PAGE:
ERG Phenotypes in VDCC β Subunit Null Mice
We next set out to survey the RPE-generated components of the ERG in VDCC mutant mice. While the α1 subunit forms the ion pore, the specific α1 subunit(s) expressed in the mouse RPE are not known and α subunit knockout mice exhibit severe systemic phenotypes. In comparison, the β subunit is often required for correct localization and function of the α1 subunit (Gregg et al., 1996; Burgess et al., 1999; Ball et al., 2002), and a survey of public SAGE databases indicated that mRNA for the β1, β2, and β4 subunits of VDCCs are expressed in RPE cells. Our prior study indicated that in the absence of these β subunits, photoreceptors respond normally to light and none of these animals exhibit signs of retinal degeneration (Ball et al., 2002). Since rod photoreceptor activity is comparable in each β mutant mouse, RPE responses are induced by a comparable initiating stimulus from rod photoreceptor activity. LP amplitudes were recorded from each β mutant mouse and the matching controls. No significant changes were seen in β1 or β2 mutant mice (unpublished data). In comparison, ERG components generated by the RPE were significantly reduced in lethargic mice (Fig. 7), which express a loss of function mutation in the β4 subunit (Burgess et al., 1997).
Analysis of the luminance–response functions obtained from lethargic mice indicates difference in LP amplitudes at 0 (P = 0.049), 1 (P = 0.070), and 2 (P = 0.038) log cd/m2 stimuli (Fig. 7). Interestingly the maximum LP amplitude never reaches that of their wt littermates (lethargic = 1.34 ± 0.16 mV obtained at 3 log cd/m2 vs. wt = 1.73 ± 0.20 mV obtained at 2 log cd/m2, mean ± SEM, n ≥ 7). Furthermore, the LP luminance–response function of lethargic mice is shifted by ∼1 log unit toward higher intensities from that of wt mice (Fig. 7), indicating an overall decrease in sensitivity. Maximum amplitudes of the c-wave and FO were also depressed in lethargic mice, but these differences did not reach statistical significance except at the 2 log cd/m2 stimulus level (c-wave P < 0.001, FO P < 0.02). These data indicate that VDCCs specifically containing a β4 subunit play a role in generating the LP and possibly other RPE-generated components of the ERG.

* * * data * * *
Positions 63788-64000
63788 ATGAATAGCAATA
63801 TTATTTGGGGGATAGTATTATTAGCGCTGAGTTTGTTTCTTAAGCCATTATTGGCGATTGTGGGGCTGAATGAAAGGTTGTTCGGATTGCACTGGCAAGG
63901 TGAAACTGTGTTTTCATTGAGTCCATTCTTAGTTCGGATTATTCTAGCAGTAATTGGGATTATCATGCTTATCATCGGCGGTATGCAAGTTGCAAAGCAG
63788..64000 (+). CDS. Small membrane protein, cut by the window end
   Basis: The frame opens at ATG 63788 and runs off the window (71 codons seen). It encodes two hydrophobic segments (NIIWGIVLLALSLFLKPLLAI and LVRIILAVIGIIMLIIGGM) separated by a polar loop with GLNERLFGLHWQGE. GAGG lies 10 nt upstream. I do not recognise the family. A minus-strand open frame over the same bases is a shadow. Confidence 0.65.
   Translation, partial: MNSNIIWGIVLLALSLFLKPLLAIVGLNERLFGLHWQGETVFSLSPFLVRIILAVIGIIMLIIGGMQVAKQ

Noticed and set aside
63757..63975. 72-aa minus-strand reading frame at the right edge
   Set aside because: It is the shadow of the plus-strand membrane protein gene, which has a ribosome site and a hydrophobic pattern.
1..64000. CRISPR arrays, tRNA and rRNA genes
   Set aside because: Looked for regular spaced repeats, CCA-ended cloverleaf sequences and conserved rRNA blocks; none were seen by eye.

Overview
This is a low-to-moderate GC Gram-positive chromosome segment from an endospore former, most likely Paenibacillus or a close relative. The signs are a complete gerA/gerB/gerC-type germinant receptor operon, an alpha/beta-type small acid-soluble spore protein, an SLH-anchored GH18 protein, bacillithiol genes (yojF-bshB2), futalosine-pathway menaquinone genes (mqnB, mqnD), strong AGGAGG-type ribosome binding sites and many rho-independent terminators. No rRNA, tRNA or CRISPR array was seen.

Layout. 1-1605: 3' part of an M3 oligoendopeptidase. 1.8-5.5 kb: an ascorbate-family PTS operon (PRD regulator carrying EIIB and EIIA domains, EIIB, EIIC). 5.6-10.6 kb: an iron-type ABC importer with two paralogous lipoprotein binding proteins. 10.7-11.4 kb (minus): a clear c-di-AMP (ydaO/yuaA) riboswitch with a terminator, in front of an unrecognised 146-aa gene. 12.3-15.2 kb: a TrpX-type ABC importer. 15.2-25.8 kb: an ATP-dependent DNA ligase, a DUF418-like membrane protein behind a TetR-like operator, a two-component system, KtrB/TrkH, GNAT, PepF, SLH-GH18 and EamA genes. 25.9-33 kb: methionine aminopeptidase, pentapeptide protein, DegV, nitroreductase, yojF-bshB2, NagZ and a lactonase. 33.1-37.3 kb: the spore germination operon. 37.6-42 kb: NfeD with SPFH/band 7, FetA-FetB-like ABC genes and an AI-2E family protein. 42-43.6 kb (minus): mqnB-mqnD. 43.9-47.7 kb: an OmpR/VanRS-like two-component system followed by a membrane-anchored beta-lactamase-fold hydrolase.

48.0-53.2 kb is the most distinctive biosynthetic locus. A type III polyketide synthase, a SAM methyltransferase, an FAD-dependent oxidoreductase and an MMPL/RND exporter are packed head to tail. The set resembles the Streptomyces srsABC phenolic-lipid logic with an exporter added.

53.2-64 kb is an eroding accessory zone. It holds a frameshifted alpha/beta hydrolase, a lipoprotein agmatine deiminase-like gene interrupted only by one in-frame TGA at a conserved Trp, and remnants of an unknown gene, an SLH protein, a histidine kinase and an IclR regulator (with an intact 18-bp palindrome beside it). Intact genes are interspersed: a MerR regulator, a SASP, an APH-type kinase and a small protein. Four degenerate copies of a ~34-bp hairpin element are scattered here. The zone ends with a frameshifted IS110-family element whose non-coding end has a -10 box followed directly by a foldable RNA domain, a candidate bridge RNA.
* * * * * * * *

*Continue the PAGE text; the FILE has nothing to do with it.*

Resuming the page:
Effect of Best-1 on [Ca2+]I
Although Vmd2−/− mice exhibit no apparent alteration in Ca2+-induced Cl− currents, we have demonstrated a role for Ca2+ and VDCCs in generating the LP, and we have recently reported that best-1 can alter the kinetics of VDCCs (Rosenthal et al., 2006). Since extracellular ATP has been proposed to function as the LPS by changing both RPE Cl− conductance and [Ca2+]I (Peterson et al., 1997; Mitchell, 2001; Reigada and Mitchell, 2005), we examined whether the absence of best-1 altered the RPE response to ATP. Changes in [Ca2+]I were examined in freshly isolated sheets of RPE cells derived from either Vmd2+/+ or Vmd2−/− mice loaded with the Ca2+ indicator dye fura-2. Application of 100 μM ATP led to a slow monophasic rise in intracellular free Ca2+ in RPE cells derived from either Vmd2+/+ or Vmd2−/− mice (Fig. 8). The increase in [Ca2+]I in Vmd2−/− RPE cells (to 280 ± 58% of resting levels) was significantly (P < 0.05) greater than that of Vmd2+/+ RPE cells (to 126 ± 6% of resting level; Fig. 8 C).